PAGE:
Shop My Books

Ghana: Recurrence and Change in a Post-Independence African State


Please Contact To Purchase

by Akwasi P. Osei (Author)


One of the enduring characteristics of post-independence Africa has been the inability to fashion stable, meaningful political economies. Material progress has been slow and painful for most people. Akwasi Osei’s study, a reinterpretation of over forty years of Ghanaian politics, shows that, ideological differences notwithstanding, the successive regimes have adopted remarkably similar policies. They have been constrained by the nature of the Ghanaian state.

Contact Me To Buy

Global Societies, An Introduction


Available in E-book

by Akwasi Osei (Editor), Odun Balogun (Editor)


Global Societies: An Introduction addresses the necessity of student’s becoming globally aware citizens.

This book is an introduction to understanding how the contemporary global system came into being and takes an interdisciplinary approach to issues of global connections through four themes:

  • The Global Past
  • The Global Present
[/one-half-first] [one-half]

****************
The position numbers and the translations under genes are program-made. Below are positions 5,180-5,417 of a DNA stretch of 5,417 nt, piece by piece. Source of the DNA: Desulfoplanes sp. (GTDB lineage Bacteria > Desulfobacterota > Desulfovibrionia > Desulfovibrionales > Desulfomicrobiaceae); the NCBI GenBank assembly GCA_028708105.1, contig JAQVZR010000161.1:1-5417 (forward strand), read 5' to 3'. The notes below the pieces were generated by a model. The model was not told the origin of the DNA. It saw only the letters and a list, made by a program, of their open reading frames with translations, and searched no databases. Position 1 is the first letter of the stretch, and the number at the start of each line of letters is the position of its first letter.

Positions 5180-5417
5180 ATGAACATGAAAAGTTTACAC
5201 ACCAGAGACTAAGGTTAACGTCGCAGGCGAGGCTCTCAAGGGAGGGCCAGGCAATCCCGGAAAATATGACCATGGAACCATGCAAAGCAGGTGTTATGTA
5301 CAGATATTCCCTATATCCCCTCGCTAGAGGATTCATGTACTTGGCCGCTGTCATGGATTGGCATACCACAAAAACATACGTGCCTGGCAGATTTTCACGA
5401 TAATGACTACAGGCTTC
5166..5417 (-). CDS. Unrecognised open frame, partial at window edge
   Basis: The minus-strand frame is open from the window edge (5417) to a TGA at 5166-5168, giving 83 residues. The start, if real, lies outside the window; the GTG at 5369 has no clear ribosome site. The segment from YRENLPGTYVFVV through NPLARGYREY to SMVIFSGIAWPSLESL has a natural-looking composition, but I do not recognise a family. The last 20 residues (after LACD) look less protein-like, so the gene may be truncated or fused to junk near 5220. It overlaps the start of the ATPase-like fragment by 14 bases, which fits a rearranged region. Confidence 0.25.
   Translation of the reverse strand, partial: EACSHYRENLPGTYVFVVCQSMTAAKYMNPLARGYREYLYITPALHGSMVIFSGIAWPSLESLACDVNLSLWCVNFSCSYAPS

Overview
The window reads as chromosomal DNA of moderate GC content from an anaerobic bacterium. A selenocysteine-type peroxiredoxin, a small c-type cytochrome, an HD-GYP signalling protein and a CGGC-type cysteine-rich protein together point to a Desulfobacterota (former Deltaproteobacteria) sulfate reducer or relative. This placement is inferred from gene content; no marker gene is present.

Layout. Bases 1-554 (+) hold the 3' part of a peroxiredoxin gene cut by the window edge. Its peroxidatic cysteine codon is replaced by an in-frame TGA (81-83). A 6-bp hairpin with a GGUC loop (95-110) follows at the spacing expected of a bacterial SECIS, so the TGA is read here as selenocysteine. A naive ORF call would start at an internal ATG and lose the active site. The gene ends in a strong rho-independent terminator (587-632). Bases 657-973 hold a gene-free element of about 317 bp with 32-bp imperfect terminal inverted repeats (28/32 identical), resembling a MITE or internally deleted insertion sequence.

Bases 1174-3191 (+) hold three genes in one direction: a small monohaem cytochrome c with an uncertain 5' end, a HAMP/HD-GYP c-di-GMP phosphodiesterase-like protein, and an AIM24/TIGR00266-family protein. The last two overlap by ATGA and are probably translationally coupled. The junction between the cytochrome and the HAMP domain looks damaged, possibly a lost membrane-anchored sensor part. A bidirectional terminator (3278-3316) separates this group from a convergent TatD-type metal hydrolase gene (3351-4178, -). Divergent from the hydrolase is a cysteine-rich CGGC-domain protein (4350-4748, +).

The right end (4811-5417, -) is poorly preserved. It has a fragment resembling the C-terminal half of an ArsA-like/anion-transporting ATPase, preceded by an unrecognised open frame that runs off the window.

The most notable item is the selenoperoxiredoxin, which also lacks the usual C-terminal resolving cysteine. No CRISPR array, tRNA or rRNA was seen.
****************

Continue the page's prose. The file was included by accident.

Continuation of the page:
• The Global Marketplace
  • Future Global Trends
Contact Me To Buy

“Akwasi Osei has written a timely book. Arguing for a new strategy of principled pragmatism, Professor Osei demonstrates with historical evidence how and why such an approach could help liberate Africa in general, and Ghana in particular, from the clutches of neocolonialism. This book gives the uninitiated a guided tour of Ghanaian political and economic history. For those who are veterans in the field of African Studies, this book becomes a useful reference with information that adds to the growing literature of Ghana.”

Sulayman S. Nyang

African Studies Department, Howard University

“Professor Akwasi Osei has written a very important book on African economic development problems. Professor Osei provides critical reviews of the model and theories that are used to explain and design development policies for Third World countries. He focuses on the role that the state should play to engineer viable development and concludes viable development will take place in the African economics if the state is capable of taking a position in favor of non-neocolonial policy and opts for a self-reliant strategy of development.”

Tetteh Kofi

Professor of Economics, University of San Francisco